Of learning from the Lakers’ early playoff exit, he said: “It was a rough time because things weren’t clicking in different ways, so you take it and analyze all that and you analyze what happened during, before and after and you take your conclusions and you try to learn from all that. So, you’re ready for all that. You, hopefully, can improve your individual level.”
Of the new CBA, he said: “The uncertainty of the lockout, that was kind of uncomfortable and discouraging at times. It seems like it’s finally going to get to an agreement and everyone’s going to get back to work and do their usual thing. That’s positive. I still haven’t seen the proposal. I don’t know what’s on it. We’re supposed to get that today and tomorrow is supposed to be the voting. Everybody takes it for granted that everything is cool and we move forward, which is what everybody wants. It’s funny how there’s nothing specific about it. (Any chance it doesn’t pass?) I don’t think so. I think everybody is ready to move on and accept, not just anything, but what’s on the table.”
Leon Powe, Rashad McCants and Marcus Banks worked out at the Lakers’ practice facility today, according to my spies. Not sure if any of them will end up signing with the team Friday, but Powe is an interesting character who could add some brawn up front. McCants might be an option, too. Derek Fisher, Devin Ebanks and unsigned rookie Darius Morris also worked out today, according to a Lakers spokeswoman. None of them talked to reporters. Chances are better for interviews Wednesday or Thursday. Or so I’ve been told.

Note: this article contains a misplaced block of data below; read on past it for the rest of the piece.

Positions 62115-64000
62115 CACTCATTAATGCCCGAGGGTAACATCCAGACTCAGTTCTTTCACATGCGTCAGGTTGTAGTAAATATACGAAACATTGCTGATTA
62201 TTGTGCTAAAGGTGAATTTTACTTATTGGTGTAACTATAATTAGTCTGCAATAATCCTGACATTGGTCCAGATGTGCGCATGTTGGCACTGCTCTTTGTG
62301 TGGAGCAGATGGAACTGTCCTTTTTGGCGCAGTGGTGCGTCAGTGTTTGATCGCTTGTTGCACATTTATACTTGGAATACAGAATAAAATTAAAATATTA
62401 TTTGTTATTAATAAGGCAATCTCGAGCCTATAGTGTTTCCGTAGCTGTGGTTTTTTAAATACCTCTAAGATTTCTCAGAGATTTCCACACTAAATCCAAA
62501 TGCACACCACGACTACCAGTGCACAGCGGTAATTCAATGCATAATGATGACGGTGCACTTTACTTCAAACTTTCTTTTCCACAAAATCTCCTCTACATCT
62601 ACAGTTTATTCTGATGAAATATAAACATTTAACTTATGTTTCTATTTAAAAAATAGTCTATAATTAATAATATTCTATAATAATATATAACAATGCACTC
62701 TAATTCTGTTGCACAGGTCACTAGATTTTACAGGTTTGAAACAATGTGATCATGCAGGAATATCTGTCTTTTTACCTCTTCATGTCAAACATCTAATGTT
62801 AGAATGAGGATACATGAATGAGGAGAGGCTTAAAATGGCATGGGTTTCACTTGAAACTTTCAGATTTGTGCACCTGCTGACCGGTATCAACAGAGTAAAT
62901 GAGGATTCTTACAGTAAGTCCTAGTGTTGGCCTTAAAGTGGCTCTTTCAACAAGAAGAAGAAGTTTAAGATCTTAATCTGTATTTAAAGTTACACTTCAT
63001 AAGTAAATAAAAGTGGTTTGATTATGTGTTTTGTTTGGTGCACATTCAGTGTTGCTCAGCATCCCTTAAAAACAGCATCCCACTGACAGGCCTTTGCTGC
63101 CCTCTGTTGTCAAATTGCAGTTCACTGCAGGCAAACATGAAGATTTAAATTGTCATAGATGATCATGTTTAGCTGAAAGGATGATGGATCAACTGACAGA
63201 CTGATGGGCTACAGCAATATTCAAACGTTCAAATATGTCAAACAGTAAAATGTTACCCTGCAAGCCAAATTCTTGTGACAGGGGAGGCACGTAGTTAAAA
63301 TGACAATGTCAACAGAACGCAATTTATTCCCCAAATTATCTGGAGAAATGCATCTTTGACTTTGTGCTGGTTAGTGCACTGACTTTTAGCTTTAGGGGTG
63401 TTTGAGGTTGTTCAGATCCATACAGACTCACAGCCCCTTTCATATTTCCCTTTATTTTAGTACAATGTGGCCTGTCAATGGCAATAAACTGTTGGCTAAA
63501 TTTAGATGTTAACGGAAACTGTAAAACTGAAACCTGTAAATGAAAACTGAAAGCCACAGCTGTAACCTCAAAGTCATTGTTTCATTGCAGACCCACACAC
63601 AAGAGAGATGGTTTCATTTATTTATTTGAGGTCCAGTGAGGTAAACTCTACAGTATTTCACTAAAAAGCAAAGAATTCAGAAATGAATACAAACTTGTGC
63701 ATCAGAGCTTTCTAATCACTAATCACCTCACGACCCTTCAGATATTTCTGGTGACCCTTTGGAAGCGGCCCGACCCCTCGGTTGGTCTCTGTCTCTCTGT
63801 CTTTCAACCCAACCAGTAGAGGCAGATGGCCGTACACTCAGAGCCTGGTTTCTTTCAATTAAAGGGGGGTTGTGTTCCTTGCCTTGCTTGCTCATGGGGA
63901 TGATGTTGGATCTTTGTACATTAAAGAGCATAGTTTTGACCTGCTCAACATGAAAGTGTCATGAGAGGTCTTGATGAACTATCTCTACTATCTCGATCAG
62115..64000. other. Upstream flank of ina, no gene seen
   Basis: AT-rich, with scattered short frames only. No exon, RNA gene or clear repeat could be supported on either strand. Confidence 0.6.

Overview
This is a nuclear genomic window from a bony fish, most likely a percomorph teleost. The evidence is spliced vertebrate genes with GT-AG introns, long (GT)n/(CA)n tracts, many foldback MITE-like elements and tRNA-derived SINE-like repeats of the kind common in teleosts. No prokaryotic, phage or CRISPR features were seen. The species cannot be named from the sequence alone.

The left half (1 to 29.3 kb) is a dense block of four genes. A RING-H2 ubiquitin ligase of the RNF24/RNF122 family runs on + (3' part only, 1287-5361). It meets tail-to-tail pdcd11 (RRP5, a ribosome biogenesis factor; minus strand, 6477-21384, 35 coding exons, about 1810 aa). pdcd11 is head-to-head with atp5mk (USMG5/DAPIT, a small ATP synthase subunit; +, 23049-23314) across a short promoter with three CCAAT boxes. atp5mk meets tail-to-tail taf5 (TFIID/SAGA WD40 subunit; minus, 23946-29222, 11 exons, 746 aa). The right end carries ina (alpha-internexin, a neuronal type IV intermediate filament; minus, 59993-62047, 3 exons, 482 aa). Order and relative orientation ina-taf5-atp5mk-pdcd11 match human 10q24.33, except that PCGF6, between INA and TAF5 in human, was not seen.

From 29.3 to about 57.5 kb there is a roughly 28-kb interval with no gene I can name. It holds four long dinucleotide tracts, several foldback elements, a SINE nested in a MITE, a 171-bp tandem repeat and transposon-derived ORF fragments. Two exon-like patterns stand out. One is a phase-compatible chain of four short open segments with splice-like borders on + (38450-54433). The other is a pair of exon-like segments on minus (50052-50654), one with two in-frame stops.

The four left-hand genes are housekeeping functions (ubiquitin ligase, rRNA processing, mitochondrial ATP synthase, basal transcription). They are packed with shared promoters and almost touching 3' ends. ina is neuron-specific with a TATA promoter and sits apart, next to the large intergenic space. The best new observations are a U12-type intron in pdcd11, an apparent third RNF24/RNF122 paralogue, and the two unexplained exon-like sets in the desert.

ESPN.com, using unnamed sources, reported late Monday that the Lakers are willing to trade anyone on their roster except Kobe Bryant in order to get Dwight Howard away from the Orlando Magic and/or Chris Paul away from the New Orleans Hornets. Question isn’t whether it can be done. Anything is possible. Question is would it be wise to break up a team that failed in its bid last spring to win a third consecutive NBA championship? Does it make sense for GM Mitch Kupchak to tear up the roster and start over? Does anybody remember what kind of magic Bryant, Andrew Bynum, Pau Gasol and Lamar Odom produced during back-to-back championship runs? Is Howard really superior to Bynum?
Personally, I’d like to see Paul in a Lakers uniform because I think their biggest weakness is at point guard. Derek Fisher and Steve Blake didn’t impress last season, showing their age. Paul’s addition would address a need. Trading for Howard would address a want.
Here’s what new Lakers coach Mike Brown said the other day when asked about his plans this season for Kobe Bryant:
“We have play-calls for him that will put him right off the post. I have different areas of the floor that are named, and the area we feel he likes not necessarily on the post but in what we like to call the Karl Malone area. It’s a few feet off the post. We have sets. We have automatic stuff that will get him to that area. We know he likes the ball (just off) the elbow. We have sets and automatic stuff that will get him to the elbow. Some of the stuff we have will get him in that area will give him a choice. …